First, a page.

My name is Deacon Chapin, and I live in Somerville, MA.  I live just around the corner from the venerable institution Wings Over Somerville (which incidentally delivers delicious wings very quickly), hence the name of this blog.  I teach 7th grade math to students with Dyslexia, and in my free time I drink wine, beer, and spirits, cook and eat food, and do myriad other activities not necessarily related to a wine blog (like exercise).  In addition to being a teacher (and therefore making slightly less money than your average tollbooth worker), I am also a graduate student at Boston College, pursuing a Masters degree in education.  So, as you might have worked out by now, the focus of this blog (though by no means will it be exclusive) is on relatively inexpensive wines, or wines that provide an outstanding QPR (quality/price ratio, not Queens Park Rangers).  QPR is a nebulous topic, as a wine can have outstanding QPR and cost $5/bottle, or $300/bottle, but it makes sense in my head.

Anyway, lets start this thing off properly with a bottle that I enjoyed this weekend with friends over a delicious dinner.

2010 Domaine Clos des Vignes du Maynes Macon-Cruzille Cuvee 910

Well, how about that for starting off with an easy to understand name?  This is a very obscure wine that I purchased at Chambers St. Wines in NYC when visiting there in September.  I asked the incredibly helpful clerk for 6 bottles under $25 that I wouldn't be able to find in Boston.  This, he said, was likely the most obscure.

The AOC, Macon-Cruzille, is so small that there is no Wikipedia entry for it, nor is it in any of my wine books.  From the "Macon" part, this wine is obviously from Burgundy, and from the Maconnais, more specifically.  I was able to determine that this wine was an attempt on the part of the vintners to make wine the way it would have been made in the year 910.  That means all the grapes were crushed, by foot, together and aged in wooden vats.  There is no added SO2, and the winery is certified biodynamic by Demeter.  The blend is roughly equal parts Pinot Noir, Gamay, and Chardonnay, a blend that I can confess I have never seen before.  All it was missing was a bit of Aligote and every major and minor grape from Burgundy would have been included.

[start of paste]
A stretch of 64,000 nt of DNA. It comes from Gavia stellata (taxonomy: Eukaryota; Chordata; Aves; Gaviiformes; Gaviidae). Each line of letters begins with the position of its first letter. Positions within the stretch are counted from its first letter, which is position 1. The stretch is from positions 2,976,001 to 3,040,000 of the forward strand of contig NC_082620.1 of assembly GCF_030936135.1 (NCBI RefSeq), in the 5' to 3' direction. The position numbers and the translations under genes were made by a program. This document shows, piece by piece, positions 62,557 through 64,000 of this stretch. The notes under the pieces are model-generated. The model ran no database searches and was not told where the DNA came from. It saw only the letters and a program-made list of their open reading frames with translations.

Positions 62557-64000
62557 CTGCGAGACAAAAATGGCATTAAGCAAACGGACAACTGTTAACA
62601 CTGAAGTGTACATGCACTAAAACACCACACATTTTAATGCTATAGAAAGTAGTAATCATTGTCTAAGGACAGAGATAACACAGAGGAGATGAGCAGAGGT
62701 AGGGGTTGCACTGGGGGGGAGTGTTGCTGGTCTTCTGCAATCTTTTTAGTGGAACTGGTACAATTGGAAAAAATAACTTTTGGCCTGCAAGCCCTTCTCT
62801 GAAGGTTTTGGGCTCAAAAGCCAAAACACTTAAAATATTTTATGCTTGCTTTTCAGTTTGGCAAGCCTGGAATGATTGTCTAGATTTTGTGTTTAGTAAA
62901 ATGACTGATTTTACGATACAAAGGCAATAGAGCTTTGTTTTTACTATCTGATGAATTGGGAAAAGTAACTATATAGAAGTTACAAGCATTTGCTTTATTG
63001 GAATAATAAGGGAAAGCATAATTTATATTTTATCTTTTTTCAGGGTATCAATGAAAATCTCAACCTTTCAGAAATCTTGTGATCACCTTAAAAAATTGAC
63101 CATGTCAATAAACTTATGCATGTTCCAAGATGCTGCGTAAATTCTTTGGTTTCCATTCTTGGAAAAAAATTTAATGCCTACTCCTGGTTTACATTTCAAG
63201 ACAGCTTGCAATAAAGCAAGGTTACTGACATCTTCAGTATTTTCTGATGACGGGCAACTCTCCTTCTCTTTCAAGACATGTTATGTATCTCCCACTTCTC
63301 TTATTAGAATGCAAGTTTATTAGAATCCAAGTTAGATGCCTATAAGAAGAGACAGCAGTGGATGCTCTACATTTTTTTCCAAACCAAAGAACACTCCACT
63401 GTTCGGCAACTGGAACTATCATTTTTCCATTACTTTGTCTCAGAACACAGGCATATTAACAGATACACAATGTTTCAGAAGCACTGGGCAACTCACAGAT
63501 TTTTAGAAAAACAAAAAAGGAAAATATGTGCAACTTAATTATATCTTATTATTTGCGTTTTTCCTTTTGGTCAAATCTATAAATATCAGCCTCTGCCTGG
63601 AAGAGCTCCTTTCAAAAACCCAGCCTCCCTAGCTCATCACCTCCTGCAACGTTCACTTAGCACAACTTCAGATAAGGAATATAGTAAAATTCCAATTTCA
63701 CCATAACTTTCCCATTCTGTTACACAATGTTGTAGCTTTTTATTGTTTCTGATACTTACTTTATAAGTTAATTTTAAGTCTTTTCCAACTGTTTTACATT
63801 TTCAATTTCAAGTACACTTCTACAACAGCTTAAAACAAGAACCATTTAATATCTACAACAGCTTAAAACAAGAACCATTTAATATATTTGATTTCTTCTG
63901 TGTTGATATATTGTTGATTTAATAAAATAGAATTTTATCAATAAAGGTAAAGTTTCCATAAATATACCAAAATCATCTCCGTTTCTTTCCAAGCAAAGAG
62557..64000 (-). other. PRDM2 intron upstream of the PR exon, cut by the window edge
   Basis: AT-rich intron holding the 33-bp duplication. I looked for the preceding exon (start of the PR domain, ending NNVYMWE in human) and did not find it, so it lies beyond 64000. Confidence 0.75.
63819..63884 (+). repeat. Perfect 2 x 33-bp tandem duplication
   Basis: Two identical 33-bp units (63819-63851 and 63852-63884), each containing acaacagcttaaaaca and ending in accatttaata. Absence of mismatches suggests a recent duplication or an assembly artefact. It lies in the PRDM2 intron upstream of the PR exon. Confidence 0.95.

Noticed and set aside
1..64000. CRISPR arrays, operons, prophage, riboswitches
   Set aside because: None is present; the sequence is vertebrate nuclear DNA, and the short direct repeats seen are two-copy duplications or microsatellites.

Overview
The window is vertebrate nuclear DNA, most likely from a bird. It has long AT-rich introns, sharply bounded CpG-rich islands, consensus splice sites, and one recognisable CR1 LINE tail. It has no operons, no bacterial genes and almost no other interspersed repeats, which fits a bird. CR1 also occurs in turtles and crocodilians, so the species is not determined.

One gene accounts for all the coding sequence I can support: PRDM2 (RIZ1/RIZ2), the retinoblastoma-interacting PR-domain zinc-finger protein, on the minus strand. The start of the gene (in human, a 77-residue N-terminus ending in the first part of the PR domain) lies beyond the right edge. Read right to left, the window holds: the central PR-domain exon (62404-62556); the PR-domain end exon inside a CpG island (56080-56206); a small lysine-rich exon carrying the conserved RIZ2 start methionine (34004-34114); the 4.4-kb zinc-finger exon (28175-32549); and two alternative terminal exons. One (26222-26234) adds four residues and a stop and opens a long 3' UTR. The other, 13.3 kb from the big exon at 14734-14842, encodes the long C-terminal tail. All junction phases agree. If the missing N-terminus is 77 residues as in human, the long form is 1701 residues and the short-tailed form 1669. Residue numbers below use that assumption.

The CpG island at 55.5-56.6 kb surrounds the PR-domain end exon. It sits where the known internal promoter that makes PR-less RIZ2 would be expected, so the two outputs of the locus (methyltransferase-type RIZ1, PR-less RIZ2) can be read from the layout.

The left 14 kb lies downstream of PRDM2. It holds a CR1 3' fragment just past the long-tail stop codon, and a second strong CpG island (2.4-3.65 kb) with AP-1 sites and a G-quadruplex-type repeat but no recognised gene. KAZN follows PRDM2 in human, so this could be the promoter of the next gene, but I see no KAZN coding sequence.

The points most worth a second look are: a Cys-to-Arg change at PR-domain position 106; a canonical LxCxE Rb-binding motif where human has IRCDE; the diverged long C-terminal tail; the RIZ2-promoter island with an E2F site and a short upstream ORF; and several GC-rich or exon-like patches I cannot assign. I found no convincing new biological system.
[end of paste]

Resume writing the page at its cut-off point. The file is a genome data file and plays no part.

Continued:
I opened this wine to go with a casserole of awesomeness prepared by a friend of mine, and four of us settled down to eat and drink.  The wine was popped and poured into my everyday glasses.  The first thing that is noticeable about this wine is the appearance.  Owing to the fact that there is a substantial amount of Chardonnay in the blend, the color of this wine is far from your average red wine.  It is more like a deep rose.  Also, due to the fact that it is completely unfiltered, there is a beautiful cloudy quality to it.  The nose was the first clue that this wine was going to challenge my definition of what "wine" is supposed to taste like.  While the nose showed bright red fruits (cranberry, cherry), it also showed a distinctly barnyardy component, as well as something that I can best describe as "sour dirt."  That said, it was a beautiful nose, and was not off-putting.  On the palate, this was as close to some Flemish Sour ales and Lambics that I've had as it was to your average California Cabernet.  The overwhelming flavor was of sour cherry with a green apple component (I assume from the Chardonnay) and undertones of sweet plum and blackberry.  There was good acidity and the fruit was juicy but not cloying. 

If you're lucky enough to live in NYC or anywhere that you can buy this wine, and you like unusual, funky blends, I suggest you try this out.  My favorite thing about wine is trying the wines that are "out there," and this surely qualifies.

I hope you continue to read this blog in the future, and I'll endeavor to keep it shorter, and sweeter, than this one!